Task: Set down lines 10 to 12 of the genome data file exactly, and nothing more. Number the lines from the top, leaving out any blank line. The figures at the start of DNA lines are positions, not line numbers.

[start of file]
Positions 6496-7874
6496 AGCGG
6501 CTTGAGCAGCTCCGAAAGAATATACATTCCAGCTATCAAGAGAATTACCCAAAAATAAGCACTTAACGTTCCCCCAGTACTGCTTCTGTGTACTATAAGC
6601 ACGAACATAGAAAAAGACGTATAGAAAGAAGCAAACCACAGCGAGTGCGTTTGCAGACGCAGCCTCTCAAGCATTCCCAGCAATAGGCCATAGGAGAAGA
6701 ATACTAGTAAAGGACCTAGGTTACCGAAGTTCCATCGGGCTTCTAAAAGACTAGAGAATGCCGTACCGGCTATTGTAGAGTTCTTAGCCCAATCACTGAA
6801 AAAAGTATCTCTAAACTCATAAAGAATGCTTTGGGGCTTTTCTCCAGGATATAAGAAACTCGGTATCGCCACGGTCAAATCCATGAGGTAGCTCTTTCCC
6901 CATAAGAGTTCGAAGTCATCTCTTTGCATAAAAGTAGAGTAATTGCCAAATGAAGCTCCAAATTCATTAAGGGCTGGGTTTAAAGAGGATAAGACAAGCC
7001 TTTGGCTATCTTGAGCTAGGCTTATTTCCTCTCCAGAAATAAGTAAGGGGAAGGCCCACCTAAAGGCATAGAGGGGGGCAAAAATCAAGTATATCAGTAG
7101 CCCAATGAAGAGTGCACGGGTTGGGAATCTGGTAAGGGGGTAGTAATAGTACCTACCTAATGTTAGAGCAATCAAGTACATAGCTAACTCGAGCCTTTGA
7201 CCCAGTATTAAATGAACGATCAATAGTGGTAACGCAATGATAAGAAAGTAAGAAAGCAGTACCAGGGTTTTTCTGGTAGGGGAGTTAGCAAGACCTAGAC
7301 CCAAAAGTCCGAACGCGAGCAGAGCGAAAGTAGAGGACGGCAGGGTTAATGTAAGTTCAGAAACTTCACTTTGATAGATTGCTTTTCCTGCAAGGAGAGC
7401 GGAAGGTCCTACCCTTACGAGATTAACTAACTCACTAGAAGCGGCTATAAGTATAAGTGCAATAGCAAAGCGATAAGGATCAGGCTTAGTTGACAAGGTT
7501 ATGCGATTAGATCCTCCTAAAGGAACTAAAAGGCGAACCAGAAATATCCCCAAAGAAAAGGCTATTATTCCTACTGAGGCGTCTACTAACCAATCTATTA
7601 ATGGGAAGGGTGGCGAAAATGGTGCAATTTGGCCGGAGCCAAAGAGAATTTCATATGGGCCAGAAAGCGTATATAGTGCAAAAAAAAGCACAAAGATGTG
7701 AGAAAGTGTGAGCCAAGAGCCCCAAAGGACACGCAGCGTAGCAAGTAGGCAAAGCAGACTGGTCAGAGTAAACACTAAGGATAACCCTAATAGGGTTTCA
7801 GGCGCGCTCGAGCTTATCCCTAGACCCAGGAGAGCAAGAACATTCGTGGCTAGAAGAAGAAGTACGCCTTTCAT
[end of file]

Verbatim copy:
7201 CCCAGTATTAAATGAACGATCAATAGTGGTAACGCAATGATAAGAAAGTAAGAAAGCAGTACCAGGGTTTTTCTGGTAGGGGAGTTAGCAAGACCTAGAC
7301 CCAAAAGTCCGAACGCGAGCAGAGCGAAAGTAGAGGACGGCAGGGTTAATGTAAGTTCAGAAACTTCACTTTGATAGATTGCTTTTCCTGCAAGGAGAGC
7401 GGAAGGTCCTACCCTTACGAGATTAACTAACTCACTAGAAGCGGCTATAAGTATAAGTGCAATAGCAAAGCGATAAGGATCAGGCTTAGTTGACAAGGTT